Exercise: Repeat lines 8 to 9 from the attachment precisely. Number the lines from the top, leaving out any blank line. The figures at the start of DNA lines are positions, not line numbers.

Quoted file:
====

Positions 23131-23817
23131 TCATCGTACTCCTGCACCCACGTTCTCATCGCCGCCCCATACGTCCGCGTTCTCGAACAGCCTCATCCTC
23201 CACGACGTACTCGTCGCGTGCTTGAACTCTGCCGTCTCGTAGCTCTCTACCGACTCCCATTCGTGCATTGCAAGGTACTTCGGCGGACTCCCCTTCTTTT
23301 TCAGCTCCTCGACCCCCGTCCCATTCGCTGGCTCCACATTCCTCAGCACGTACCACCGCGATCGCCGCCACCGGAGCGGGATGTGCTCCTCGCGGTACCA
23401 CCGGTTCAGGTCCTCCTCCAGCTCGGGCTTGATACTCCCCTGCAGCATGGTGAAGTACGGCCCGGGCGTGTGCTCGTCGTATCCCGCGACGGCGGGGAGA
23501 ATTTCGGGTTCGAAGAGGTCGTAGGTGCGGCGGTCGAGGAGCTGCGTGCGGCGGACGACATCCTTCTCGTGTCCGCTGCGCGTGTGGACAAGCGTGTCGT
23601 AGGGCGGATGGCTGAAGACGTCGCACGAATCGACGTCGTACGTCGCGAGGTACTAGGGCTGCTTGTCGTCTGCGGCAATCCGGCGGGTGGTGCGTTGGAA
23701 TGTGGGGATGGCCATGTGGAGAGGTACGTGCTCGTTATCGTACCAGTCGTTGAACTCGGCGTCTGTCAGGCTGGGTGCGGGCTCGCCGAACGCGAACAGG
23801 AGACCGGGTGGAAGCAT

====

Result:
23701 TGTGGGGATGGCCATGTGGAGAGGTACGTGCTCGTTATCGTACCAGTCGTTGAACTCGGCGTCTGTCAGGCTGGGTGCGGGCTCGCCGAACGCGAACAGG
23801 AGACCGGGTGGAAGCAT